Why did I loose acceleration in my 2012 Holden Cruze even though I still had revs?
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Asked by Brigitte
I have a 2012 model Holden Cruze Equipe automatic, which I have had since new. It has always been serviced at the same dealership, from which it was purchased. Total kilometres to date are 116,703. When driving the other day, the car suddenly lost acceleration but the engine was still revving. It slowly came to a complete stop. The engine-malfunction light was showing on the dash. All oil, petrol and water levels were okay.
So, I started the car again and it slowly crawled approximately another 100 metres before stopping. I had to call a towing service to have it towed back to dealer service division. They have had the car back for over a day to check the fault. I have called them but they don't have an answer yet. Not sure what the problem could be. Would you have any suggestions?
Answered by CarsGuide9 Oct 2020
If the engine is still revving up but the car isn’t moving, logic says you have a transmission (gearbox) problem. Transmission problems are very well known in the Holden Cruze, and must surely be classified as an inherent fault. Fundamentally, the automatic transmission in your car was a dud from day one, and Holden even announced an extended warranty for it as part of a special service program to replace consumer confidence in the unit. It didn’t work.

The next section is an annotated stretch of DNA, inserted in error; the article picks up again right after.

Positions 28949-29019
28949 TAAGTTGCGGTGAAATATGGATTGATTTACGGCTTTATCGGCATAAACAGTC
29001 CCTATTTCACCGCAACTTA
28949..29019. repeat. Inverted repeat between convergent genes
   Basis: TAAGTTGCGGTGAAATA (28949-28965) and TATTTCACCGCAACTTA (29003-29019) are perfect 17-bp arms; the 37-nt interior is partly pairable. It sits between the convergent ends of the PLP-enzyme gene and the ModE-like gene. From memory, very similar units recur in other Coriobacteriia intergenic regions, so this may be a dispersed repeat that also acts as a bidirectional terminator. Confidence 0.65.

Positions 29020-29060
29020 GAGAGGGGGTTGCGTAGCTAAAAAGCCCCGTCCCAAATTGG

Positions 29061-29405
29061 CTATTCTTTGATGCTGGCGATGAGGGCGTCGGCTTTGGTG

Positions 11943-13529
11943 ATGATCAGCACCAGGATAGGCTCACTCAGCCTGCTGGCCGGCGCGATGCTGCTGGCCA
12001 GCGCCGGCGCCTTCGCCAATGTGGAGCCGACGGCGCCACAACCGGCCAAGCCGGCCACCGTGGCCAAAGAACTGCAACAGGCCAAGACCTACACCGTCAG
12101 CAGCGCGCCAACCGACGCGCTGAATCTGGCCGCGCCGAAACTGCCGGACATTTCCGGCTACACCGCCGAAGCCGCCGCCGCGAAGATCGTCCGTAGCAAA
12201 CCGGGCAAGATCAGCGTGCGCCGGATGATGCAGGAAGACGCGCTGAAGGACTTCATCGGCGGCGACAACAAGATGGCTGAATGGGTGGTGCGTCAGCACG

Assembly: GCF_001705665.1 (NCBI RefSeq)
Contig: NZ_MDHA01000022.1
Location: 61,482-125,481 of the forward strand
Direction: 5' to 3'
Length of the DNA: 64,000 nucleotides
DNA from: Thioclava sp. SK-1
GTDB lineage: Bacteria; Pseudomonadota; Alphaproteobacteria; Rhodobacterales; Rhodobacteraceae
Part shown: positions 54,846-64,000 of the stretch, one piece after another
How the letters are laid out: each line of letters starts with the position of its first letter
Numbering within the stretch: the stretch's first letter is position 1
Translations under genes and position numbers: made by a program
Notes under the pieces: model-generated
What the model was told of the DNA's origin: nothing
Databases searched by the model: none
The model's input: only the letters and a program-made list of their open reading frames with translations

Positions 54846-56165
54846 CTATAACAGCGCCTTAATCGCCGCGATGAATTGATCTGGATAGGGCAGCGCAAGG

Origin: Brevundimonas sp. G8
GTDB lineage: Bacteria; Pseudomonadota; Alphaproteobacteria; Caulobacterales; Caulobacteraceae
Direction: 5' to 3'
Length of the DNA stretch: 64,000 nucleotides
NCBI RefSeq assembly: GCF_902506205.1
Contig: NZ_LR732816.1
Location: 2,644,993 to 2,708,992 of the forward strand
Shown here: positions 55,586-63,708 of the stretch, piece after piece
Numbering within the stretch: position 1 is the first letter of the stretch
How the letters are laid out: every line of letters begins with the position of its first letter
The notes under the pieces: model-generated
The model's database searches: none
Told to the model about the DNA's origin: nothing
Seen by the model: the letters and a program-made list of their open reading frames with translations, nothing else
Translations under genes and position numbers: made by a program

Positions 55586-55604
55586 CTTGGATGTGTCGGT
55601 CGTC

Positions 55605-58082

Many Cruzes exhibited the precise behaviour you experienced, and the loss of all drive as well as the check-engine light illuminating are classic indicators of a transmission that either needs new components such as sensors, a valve body or torque converter, or is totally done and needs to be completely replaced. An inspection will be able to determine this. Error code P0776 is what I’m tipping the car will offer up when it’s electronically scanned (which should be your next step).
Once Holden had fixed these transmissions, it was extending the warranty to five years from when the car first entered service or 150,000km, whichever came first. Obviously, your car is older than that, but it has covered low kilometres and since you’ve had it from new and can verify its service history with a Holden dealer, I reckon it would be worth your while to contact Holden’s customer service division and state your case. Let’s face it, less than 120,000km on a modern car before the transmission blows up is not really good enough, is it?
You may not get anywhere, but even if you can convince Holden to help with the cost of parts (labour would be nice, too) the financial picture changes dramatically. Without a bit of help from Holden, it may just be that the cost of repairs will be higher than the actual value of the car itself.
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